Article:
Excerpts

Excerpt One

The weapon-user is the warrior, the soldier, the fighter.  He has the potential for violent behavior, and in rare extreme cases, a need for killing.  In times of war, he is an asset, a brave, noble warrior to go forth into the jaws of death and vanquish the enemy.  In times of peace, he is a liability, the violent criminal, the strong arm robber, the woman beater, the rapist, the murderer, the serial killer.
The weapon-maker, by contrast, seems worthless at first.   Not a natural fighter, often branded a coward or a sissy, apparently of little if any value in a fight or on a battlefield, but consider for a moment a contest between a caveman with a club and a modern soldier with ballistic armor, helmet, bayonet, fully automatic assault rifle, telescopic sight with night vision.  My money’s on the soldier, yet the only fundamental difference between them are the creations of the weapon-maker.

Excerpt Two

Appreciate what Nature has shaped the weapon-user for; the violence of the battlefield, the ability to kill someone who is in turn trying to kill them, up until recently face-to-face, at arms length, ignoring their dying cries for mercy, as his weapon penetrates their flesh or crushes their skull.  I believe this behavior is so ingrained in the weapon-user that unless this energy is directed in a productive direction such as organized sports, it may develop into a drive to seek out the sensations of the battlefield, the physical confrontation, the imposition of one’s will on another.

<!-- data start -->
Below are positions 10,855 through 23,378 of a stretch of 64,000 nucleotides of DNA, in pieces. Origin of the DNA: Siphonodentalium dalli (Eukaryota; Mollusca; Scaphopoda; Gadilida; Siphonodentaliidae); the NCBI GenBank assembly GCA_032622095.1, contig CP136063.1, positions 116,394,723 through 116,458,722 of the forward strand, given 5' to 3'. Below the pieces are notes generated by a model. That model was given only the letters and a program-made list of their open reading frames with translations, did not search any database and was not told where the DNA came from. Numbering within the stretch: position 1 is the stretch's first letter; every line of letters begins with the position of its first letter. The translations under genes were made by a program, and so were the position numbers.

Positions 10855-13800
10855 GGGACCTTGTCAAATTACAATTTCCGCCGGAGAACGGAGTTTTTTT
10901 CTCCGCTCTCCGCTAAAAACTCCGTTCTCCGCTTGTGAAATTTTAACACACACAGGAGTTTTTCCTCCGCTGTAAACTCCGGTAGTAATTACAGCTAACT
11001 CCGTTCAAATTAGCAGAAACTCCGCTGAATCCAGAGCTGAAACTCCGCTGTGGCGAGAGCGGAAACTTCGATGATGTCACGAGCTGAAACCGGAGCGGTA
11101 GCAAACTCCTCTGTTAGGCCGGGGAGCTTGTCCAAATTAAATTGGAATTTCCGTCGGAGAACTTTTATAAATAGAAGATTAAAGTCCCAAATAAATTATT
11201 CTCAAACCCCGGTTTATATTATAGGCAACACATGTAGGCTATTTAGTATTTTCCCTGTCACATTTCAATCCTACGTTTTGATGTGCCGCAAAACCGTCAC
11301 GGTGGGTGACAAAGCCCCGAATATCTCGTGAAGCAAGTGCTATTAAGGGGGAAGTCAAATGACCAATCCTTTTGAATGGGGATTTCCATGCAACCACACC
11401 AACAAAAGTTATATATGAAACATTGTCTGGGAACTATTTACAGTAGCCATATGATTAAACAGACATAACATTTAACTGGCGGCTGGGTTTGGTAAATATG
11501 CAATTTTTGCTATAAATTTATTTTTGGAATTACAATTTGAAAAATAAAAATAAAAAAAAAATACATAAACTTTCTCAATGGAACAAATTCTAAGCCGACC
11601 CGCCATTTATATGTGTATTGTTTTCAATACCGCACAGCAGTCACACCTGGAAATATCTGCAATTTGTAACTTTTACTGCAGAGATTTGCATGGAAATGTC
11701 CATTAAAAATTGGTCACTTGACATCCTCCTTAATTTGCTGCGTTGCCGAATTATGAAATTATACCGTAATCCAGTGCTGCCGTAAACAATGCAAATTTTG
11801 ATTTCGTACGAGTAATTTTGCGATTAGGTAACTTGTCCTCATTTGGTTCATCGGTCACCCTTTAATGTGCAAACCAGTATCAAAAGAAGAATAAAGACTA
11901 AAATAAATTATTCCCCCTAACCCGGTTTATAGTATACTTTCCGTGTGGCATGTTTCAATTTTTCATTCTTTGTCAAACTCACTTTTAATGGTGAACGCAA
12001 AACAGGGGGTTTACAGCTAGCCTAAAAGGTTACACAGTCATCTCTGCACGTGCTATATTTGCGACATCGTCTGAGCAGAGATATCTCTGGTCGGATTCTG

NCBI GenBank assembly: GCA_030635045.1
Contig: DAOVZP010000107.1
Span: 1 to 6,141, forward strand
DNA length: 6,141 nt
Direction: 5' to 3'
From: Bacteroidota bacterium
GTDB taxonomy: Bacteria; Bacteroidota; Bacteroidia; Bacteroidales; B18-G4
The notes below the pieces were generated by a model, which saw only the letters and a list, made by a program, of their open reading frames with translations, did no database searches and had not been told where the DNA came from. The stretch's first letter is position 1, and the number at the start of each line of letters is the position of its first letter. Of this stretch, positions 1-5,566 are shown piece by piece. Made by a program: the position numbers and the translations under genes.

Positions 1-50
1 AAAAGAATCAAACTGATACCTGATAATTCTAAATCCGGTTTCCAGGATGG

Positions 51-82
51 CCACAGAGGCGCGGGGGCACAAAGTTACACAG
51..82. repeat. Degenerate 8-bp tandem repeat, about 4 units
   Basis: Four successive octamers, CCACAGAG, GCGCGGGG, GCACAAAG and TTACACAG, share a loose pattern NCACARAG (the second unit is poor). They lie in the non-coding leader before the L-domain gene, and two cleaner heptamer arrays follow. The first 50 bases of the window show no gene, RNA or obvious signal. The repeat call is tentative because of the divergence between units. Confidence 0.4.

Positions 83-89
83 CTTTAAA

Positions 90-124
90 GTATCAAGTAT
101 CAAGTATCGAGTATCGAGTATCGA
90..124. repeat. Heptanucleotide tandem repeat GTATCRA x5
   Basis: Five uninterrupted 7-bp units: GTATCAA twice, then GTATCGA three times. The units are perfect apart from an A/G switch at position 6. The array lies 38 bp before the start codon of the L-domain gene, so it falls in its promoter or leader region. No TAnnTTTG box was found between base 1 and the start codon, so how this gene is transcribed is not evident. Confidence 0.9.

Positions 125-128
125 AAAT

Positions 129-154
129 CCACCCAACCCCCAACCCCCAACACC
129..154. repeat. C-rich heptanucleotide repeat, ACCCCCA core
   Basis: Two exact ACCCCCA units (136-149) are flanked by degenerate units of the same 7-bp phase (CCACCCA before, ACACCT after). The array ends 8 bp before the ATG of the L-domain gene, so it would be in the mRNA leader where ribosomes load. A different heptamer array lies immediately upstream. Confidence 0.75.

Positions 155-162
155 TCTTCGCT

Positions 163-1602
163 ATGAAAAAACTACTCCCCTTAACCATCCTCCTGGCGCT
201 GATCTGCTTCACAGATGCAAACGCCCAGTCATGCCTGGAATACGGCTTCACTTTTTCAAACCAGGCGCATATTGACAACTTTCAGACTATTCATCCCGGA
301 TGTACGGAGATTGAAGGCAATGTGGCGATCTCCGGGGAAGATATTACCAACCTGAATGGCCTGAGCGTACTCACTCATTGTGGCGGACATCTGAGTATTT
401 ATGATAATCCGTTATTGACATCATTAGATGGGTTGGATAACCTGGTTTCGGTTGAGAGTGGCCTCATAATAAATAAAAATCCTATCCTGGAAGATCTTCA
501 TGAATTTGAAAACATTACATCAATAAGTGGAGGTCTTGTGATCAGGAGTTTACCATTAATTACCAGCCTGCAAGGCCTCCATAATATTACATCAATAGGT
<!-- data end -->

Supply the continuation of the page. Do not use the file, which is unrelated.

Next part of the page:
Excerpt Three

Perhaps we are being counterproductive by ignoring our biology and trying to force abstinence onto those not yet married, trying to force lust to follow love, when naturally lust comes first, felt with ever-increasing fervor as we enter puberty, and love, the mature, respectful, mutually rewarding relationship based on compatibility and not merely physical attraction, is something we are not fully capable of until at least the early twenties, after our brains have attained full size, and perhaps not until after we are finished “sowing our wild oats“.  Maybe we should embrace our biological behaviors, and teach our youth how to safely navigate the lust-filled waters of the juvenile breeding period into the love-filled harbor of a monogamous adult relationship.